A day or two after the Quilp tea-party at the Wilderness, Mr Swiveller walked into Sampson Brass’s office at the usual hour, and being alone in that Temple of Probity, placed his hat upon the desk, and taking from his pocket a small parcel of black crape, applied himself to folding and pinning the same upon it, after the manner of a hatband. Having completed the construction of this appendage, he surveyed his work with great complacency, and put his hat on again—very much over one eye, to increase the mournfulness of the effect. These arrangements perfected to his entire satisfaction, he thrust his hands into his pockets, and walked up and down the office with measured steps.
‘It has always been the same with me,’ said Mr Swiveller, ‘always. ‘Twas ever thus—from childhood’s hour I’ve seen my fondest hopes decay, I never loved a tree or flower but ’twas the first to fade away; I never nursed a dear Gazelle, to glad me with its soft black eye, but when it came to know me well, and love me, it was sure to marry a market-gardener.’
Overpowered by these reflections, Mr Swiveller stopped short at the clients’ chair, and flung himself into its open arms.
‘And this,’ said Mr Swiveller, with a kind of bantering composure, ‘is life, I believe. Oh, certainly. Why not! I’m quite satisfied. I shall wear,’ added Richard, taking off his hat again and looking hard at it, as if he were only deterred by pecuniary considerations from spurning it with his foot, ‘I shall wear this emblem of woman’s perfidy, in remembrance of her with whom I shall never again thread the windings of the mazy; whom I shall never more pledge in the rosy; who, during the short remainder of my existence, will murder the balmy. Ha, ha, ha!’
It may be necessary to observe, lest there should appear any incongruity in the close of this soliloquy, that Mr Swiveller did not wind up with a cheerful hilarious laugh, which would have been undoubtedly at variance with his solemn reflections, but that, being in a theatrical mood, he merely achieved that performance which is designated in melodramas ‘laughing like a fiend,’—for it seems that your fiends always laugh in syllables, and always in three syllables, never more nor less, which is a remarkable property in such gentry, and one worthy of remembrance.
The baleful sounds had hardly died away, and Mr Swiveller was still sitting in a very grim state in the clients’ chair, when there came a ring—or, if we may adapt the sound to his then humour, a knell—at the office bell. Opening the door with all speed, he beheld the expressive countenance of Mr Chuckster, between whom and himself a fraternal greeting ensued.
‘You’re devilish early at this pestiferous old slaughter-house,’ said that gentleman, poising himself on one leg, and shaking the other in an easy manner.
‘Rather,’ returned Dick.
‘Rather!’ retorted Mr Chuckster, with that air of graceful trifling which so well became him. ‘I should think so. Why, my good feller, do you know what o’clock it is—half-past nine a.m. in the morning?’
‘Won’t you come in?’ said Dick. ‘All alone. Swiveller solus. “‘Tis now the witching—”‘
‘”Hour of night!”‘
‘”When churchyards yawn,”‘
‘”And graves give up their dead.”‘
At the end of this quotation in dialogue, each gentleman struck an attitude, and immediately subsiding into prose walked into the office. Such morsels of enthusiasm are common among the Glorious Apollos, and were indeed the links that bound them together, and raised them above the cold dull earth.
‘Well, and how are you my buck?’ said Mr Chuckster, taking a stool. ‘I was forced to come into the City upon some little private matters of my own, and couldn’t pass the corner of the street without looking in, but upon my soul I didn’t expect to find you. It is so everlastingly early.’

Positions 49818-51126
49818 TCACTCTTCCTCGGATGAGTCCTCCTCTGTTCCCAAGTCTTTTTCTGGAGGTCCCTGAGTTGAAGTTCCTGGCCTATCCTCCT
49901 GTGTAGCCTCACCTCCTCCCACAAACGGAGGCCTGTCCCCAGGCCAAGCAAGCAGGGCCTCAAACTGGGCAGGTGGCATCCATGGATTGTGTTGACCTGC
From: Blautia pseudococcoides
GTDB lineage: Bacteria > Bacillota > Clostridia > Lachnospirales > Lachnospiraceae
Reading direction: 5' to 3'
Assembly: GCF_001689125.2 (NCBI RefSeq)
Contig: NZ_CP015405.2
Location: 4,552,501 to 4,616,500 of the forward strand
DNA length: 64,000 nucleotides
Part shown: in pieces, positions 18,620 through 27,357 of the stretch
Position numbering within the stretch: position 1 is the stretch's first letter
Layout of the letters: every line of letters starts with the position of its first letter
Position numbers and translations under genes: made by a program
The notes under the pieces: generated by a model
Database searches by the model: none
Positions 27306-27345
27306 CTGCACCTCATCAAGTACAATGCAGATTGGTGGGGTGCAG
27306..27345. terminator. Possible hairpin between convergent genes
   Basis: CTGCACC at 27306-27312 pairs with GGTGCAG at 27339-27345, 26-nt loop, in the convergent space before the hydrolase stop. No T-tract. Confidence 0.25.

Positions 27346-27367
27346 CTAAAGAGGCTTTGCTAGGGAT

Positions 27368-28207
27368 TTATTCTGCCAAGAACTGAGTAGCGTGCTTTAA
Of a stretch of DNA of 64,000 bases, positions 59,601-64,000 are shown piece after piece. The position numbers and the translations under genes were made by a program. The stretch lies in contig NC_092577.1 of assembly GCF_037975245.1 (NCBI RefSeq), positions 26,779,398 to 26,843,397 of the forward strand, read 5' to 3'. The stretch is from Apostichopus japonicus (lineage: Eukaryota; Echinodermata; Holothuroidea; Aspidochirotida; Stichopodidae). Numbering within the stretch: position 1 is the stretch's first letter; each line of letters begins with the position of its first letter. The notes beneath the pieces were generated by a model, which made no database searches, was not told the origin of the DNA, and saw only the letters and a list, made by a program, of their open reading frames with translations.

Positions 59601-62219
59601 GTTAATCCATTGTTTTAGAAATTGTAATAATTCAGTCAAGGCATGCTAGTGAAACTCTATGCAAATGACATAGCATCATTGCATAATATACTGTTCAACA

Mr Swiveller expressed his acknowledgments; and it appearing on further conversation that he was in good health, and that Mr Chuckster was in the like enviable condition, both gentlemen, in compliance with a solemn custom of the ancient Brotherhood to which they belonged, joined in a fragment of the popular duet of ‘All’s Well,’ with a long shake at the end.
‘And what’s the news?’ said Richard.
‘The town’s as flat, my dear feller,’ replied Mr Chuckster, ‘as the surface of a Dutch oven. There’s no news. By-the-bye, that lodger of yours is a most extraordinary person. He quite eludes the most vigorous comprehension, you know. Never was such a feller!’
‘What has he been doing now?’ said Dick.
‘By Jove, Sir,’ returned Mr Chuckster, taking out an oblong snuff-box, the lid whereof was ornamented with a fox’s head curiously carved in brass, ‘that man is an unfathomable. Sir, that man has made friends with our articled clerk. There’s no harm in him, but he is so amazingly slow and soft. Now, if he wanted a friend, why couldn’t he have one that knew a thing or two, and could do him some good by his manners and conversation. I have my faults, sir,’ said Mr Chuckster—
‘No, no,’ interposed Mr Swiveller.
‘Oh yes I have, I have my faults, no man knows his faults better than I know mine. But,’ said Mr Chuckster, ‘I’m not meek. My worst enemies—every man has his enemies, Sir, and I have mine—never accused me of being meek. And I tell you what, Sir, if I hadn’t more of these qualities that commonly endear man to man, than our articled clerk has, I’d steal a Cheshire cheese, tie it round my neck, and drown myself. I’d die degraded, as I had lived. I would upon my honour.’
Mr Chuckster paused, rapped the fox’s head exactly on the nose with the knuckle of the fore-finger, took a pinch of snuff, and looked steadily at Mr Swiveller, as much as to say that if he thought he was going to sneeze, he would find himself mistaken.
‘Not contented, Sir,’ said Mr Chuckster, ‘with making friends with Abel, he has cultivated the acquaintance of his father and mother. Since he came home from that wild-goose chase, he has been there— actually been there. He patronises young Snobby besides; you’ll find, Sir, that he’ll be constantly coming backwards and forwards to this place: yet I don’t suppose that beyond the common forms of civility, he has ever exchanged half-a-dozen words with me. Now, upon my soul, you know,’ said Mr Chuckster, shaking his head gravely, as men are wont to do when they consider things are going a little too far, ‘this is altogether such a low-minded affair, that if I didn’t feel for the governor, and know that he could never get on without me, I should be obliged to cut the connection. I should have no alternative.’